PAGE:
So here’s the kicker: most vape companies sell way more products and flavors – some even equal up to more than a thousand. So let’s say a company needs to submit PMTAs for a thousand products, that would be a total of $300 million based on the FDA’s estimates. And, as if that isn’t bad enough, the PMTA approval is not guaranteed – that means a vape company could spend millions of dollars in PMTA applications, only to have the FDA deny their approval. Now you can see why experts estimate that if the FDA’s Deeming Regulations remain unchanged, then 99% of the vaping industry will be forced to shut down, leaving only those owned by Big Tobacco.

Now back to H.R. 2058: Although the legislation did gain bipartisan support with 77 cosponsors, it never made it past the House.

The Cole-Bishop Amendment

The Cole-Bishop Amendment

In an effort to move things along in the fight to change the predicate date, Representative Cole, along with cosponsor Representative Sanford Bishop (D-GA 2nd District), introduced a new piece of legislation referred to as the Cole-Bishop Amendment. Like H.R. 2058, the main goal of the amendment was to change the predicate date. The amendment was voted on during the Agricultural and Rural Development Appropriations bill hearing in April of 2016, and was adopted by the House Appropriations Committee by a 31-19 vote. Unfortunately, the amendment was abandoned after the election of the Trump Administration. Since the Republican Congress was given the option to avoid rushing through the budget bill at the end of the year and the legislative process requires legislation to be acted upon during one Congressional session, the bill would have to be reintroduced during the next Congressional session.

The Cole-Biship Amendment was expected to be attached to the FY17 Omnibus Budget, with the deadline for voting set for midnight on May 5, 2017; however, house Democrats released the FY17 Omnibus Appropriations Act press release early Monday morning which states:

The Omnibus does not include a House provision allowing thousands of unregulated tobacco products to escape full FDA review. The House provision would have exempted e-cigarettes, little cigars, cigarillos, hookah, cigars and other products from the Tobacco Control Act’s pre-market review requirement, allowing products to escape regulations and requirements that Congress enacted to protect the public health from the nation’s leading preventable cause of death.

This is very unfortunate for the industry and for the consumers who have come to rely on the vapor products they have been using for years. If the FDA’s grandfather date remains unchanged, vape companies must submit the costly PMTA’s for all of their products by August 8, 2018.

The FDA Deeming Authority Clarification Act of 2017

Luckily for the vaping industry, Representatives Cole and Bishop also proposed stand-alone legislation for changing the predicate date. Enter H.R. 1136: The FDA Deeming Authority Clarification Act of 2017. Similar to the abandoned Cole-Bishop Amendment, H.R. 1136 would move the FDA’s predicate date to the effective date of the Deeming Regulations of August 8, 2016. While this would allow vapor products introduced to the market after February 15, 2007, to remain on the market without PMTA approval, innovation in the vaping industry will remain stifled, as any new products introduced after August 8, 2016, would be required to obtain PMTA approval. Still, the passing of H.R. 1136 is vital for the vaping industry to keep current products on the market after August 8, 2018. You can show your support for H.R. 1136 by sending an email to your elected officials via the form provided on CASAA’s website.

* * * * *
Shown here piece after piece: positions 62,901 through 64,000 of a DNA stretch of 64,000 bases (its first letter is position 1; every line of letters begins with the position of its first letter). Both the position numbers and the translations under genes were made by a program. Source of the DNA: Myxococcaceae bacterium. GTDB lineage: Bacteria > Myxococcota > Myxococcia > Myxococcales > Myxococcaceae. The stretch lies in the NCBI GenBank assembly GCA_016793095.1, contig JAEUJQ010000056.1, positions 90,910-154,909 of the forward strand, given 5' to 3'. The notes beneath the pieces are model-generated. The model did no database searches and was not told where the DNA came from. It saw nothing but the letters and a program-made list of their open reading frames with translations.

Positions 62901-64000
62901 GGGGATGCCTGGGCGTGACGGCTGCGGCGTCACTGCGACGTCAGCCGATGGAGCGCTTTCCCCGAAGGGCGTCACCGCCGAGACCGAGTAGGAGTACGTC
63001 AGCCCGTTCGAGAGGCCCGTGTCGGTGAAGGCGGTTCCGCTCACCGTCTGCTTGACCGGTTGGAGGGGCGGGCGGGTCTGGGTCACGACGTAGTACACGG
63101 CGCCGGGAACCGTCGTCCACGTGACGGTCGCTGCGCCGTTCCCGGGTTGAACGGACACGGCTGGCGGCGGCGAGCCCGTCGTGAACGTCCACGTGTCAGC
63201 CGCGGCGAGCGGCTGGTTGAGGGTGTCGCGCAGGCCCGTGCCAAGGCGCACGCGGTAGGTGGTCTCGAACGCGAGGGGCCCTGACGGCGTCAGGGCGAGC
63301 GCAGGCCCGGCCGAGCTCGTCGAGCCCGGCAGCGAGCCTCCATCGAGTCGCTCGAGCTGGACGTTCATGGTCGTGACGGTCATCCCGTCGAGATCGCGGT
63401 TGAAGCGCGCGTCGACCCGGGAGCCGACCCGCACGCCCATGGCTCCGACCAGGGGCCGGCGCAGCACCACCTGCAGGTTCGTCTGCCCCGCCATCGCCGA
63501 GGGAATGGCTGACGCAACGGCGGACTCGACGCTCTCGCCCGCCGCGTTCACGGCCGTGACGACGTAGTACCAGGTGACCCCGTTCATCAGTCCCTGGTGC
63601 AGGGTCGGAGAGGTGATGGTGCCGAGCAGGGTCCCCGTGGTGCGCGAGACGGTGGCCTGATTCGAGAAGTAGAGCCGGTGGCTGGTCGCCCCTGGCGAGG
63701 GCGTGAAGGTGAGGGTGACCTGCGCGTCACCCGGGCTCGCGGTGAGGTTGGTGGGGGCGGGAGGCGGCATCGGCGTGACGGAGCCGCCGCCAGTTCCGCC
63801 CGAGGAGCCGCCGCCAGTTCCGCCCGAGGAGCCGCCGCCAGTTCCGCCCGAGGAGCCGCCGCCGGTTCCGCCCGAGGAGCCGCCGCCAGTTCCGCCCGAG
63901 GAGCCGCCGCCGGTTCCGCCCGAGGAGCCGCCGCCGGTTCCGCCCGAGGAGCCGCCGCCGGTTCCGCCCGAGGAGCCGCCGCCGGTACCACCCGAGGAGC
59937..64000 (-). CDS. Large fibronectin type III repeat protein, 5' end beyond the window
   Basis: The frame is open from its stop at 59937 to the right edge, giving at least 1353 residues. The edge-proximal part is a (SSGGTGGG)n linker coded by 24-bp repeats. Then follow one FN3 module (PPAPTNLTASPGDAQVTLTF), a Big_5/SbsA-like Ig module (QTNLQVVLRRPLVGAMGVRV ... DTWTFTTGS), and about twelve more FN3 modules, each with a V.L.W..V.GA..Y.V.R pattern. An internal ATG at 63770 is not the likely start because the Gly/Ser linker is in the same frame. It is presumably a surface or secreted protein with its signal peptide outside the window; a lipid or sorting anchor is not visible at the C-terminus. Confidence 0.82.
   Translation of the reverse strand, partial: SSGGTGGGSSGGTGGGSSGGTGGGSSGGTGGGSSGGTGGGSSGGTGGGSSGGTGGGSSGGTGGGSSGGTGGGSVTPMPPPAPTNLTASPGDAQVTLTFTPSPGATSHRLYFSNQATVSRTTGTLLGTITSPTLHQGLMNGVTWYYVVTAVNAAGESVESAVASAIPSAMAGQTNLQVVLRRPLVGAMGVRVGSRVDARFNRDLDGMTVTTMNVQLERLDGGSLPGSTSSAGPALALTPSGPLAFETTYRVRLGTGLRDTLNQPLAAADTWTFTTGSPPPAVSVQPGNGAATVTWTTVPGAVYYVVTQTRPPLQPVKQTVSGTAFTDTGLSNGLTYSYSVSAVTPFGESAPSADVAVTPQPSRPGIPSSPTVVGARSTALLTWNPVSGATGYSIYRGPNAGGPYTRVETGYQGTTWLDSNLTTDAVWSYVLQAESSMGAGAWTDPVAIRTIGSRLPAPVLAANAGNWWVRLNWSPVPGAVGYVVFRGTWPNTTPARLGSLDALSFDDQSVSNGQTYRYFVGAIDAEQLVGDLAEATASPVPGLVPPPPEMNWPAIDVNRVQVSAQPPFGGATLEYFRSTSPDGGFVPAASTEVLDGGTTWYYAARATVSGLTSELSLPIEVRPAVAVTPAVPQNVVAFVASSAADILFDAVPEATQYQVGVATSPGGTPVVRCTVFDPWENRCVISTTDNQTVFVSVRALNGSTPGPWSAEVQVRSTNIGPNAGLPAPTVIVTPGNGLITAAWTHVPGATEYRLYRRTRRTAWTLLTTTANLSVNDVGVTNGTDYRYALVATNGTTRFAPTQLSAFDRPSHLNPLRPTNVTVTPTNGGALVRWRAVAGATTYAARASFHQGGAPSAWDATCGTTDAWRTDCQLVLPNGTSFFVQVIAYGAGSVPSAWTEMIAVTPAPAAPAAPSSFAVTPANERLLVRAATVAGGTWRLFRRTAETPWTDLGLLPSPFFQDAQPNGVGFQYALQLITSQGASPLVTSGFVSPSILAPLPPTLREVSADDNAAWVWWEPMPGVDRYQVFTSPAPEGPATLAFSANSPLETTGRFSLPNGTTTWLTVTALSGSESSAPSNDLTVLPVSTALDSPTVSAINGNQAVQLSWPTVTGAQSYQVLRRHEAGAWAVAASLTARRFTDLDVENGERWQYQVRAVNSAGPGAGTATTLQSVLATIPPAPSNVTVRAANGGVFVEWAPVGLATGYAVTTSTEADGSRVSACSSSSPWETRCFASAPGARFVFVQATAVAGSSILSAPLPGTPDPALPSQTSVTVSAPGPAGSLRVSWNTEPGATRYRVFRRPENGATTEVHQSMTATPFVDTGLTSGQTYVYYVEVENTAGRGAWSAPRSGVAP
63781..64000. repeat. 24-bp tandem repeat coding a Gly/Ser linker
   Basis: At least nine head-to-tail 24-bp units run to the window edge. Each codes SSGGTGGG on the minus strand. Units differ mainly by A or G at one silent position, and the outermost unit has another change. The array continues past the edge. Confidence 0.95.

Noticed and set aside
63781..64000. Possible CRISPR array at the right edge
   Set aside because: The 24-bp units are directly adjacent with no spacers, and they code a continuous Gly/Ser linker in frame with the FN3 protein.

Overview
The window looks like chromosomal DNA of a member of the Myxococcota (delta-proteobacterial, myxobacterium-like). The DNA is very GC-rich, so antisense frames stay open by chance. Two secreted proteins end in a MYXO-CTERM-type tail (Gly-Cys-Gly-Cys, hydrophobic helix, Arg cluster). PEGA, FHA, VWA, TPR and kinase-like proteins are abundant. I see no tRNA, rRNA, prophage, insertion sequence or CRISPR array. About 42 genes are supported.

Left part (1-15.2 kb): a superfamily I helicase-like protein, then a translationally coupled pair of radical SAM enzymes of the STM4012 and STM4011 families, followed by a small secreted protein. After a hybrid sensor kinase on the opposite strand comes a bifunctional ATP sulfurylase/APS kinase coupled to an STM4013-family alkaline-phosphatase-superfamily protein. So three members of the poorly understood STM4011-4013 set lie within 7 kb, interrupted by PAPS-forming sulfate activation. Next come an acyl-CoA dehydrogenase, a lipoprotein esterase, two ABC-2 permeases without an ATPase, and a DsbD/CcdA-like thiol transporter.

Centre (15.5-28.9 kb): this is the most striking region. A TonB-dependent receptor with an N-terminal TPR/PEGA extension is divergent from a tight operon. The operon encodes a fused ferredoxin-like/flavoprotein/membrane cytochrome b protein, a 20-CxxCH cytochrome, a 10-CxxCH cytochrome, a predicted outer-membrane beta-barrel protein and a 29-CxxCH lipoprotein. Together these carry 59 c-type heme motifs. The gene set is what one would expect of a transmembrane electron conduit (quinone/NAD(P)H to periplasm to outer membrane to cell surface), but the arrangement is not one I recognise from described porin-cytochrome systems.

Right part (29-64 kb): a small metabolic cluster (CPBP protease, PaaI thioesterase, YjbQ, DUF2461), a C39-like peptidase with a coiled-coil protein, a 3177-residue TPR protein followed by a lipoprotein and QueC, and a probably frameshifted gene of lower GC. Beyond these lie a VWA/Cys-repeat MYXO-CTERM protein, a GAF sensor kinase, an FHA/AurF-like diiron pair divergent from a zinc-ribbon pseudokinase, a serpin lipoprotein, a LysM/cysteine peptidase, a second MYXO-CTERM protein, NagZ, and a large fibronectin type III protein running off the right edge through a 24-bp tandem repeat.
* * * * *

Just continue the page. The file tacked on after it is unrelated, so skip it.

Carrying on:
The Cigarette Smoking Reduction and Electronic Vapor Alternatives Act of 2017

Cigarette Smoking Reduction and Electronic Vapor Alternatives Act of 2017

Like Representatives Tom Cole and Sanford Bishop, Representative Duncan Hunter (R-CA 50th District) has also been fighting for the vaping industry and the idea that e-cigs should be used for tobacco harm reduction. One of the most notable moments of Rep. Hunter showing his support for vaping was during a Capitol Hill hearing in February of 2016. In an effort to protest a proposed ban on vaping inflight, Rep. Hunter took a puff from an e-cigarette and proceeded to explain to other House members what vaping is and how it differs from traditional tobacco cigarettes. Unfortunately, the ban still passed by a 33-26 vote and vaping on airplanes has been prohibited ever since.

On April 27, 2017, Rep. Hunter introduced The Cigarette Smoking Reduction and Electronic Vapor Alternatives Act of 2017 (H.R. 2194). This piece of legislation would be a serious game changer for the FDA and the vaping industry: it would remove vapor products from the category of tobacco products to be regulated separately as an alternative to tobacco – something that all tobacco harm reduction experts have agreed should have been considered by the FDA in the first place. The legislation would also require the FDA to rename its center for tobacco products to “The Center for Tobacco Products and Tobacco Harm Reduction”, and would require the organization to adopt safety standards for e-liquids and vaping devices established by the American E-Liquid Manufacturing Standards Association (AEMSA) and the American National Standards Institute (ANSI), which would go into effect one year after the enactment of the legislation. There are quite a few other provisions within this piece of legislation, all of which would be beneficial to the vaping industry and tobacco harm reduction in general. Tobacco Harm Reduction expert Dr. Michael Siegel provides a great breakdown and explanation of this new legislation on his blog titled “The Rest of the Story”.

To show your support for this game-changing legislation, you can sign the petition available on

What’s Next for the Vaping Industry in the US?

While there is no guarantee that any piece of legislation will change the FDA’s Deeming Regulations for vapor products, it seems certain that we can rest assured there are politicians on our side, along with other parts of the world that have finally embraced vaping. All we can do is hope for the best and take every opportunity to voice our opinions to our members of Congress to ensure they have the best interests for public health.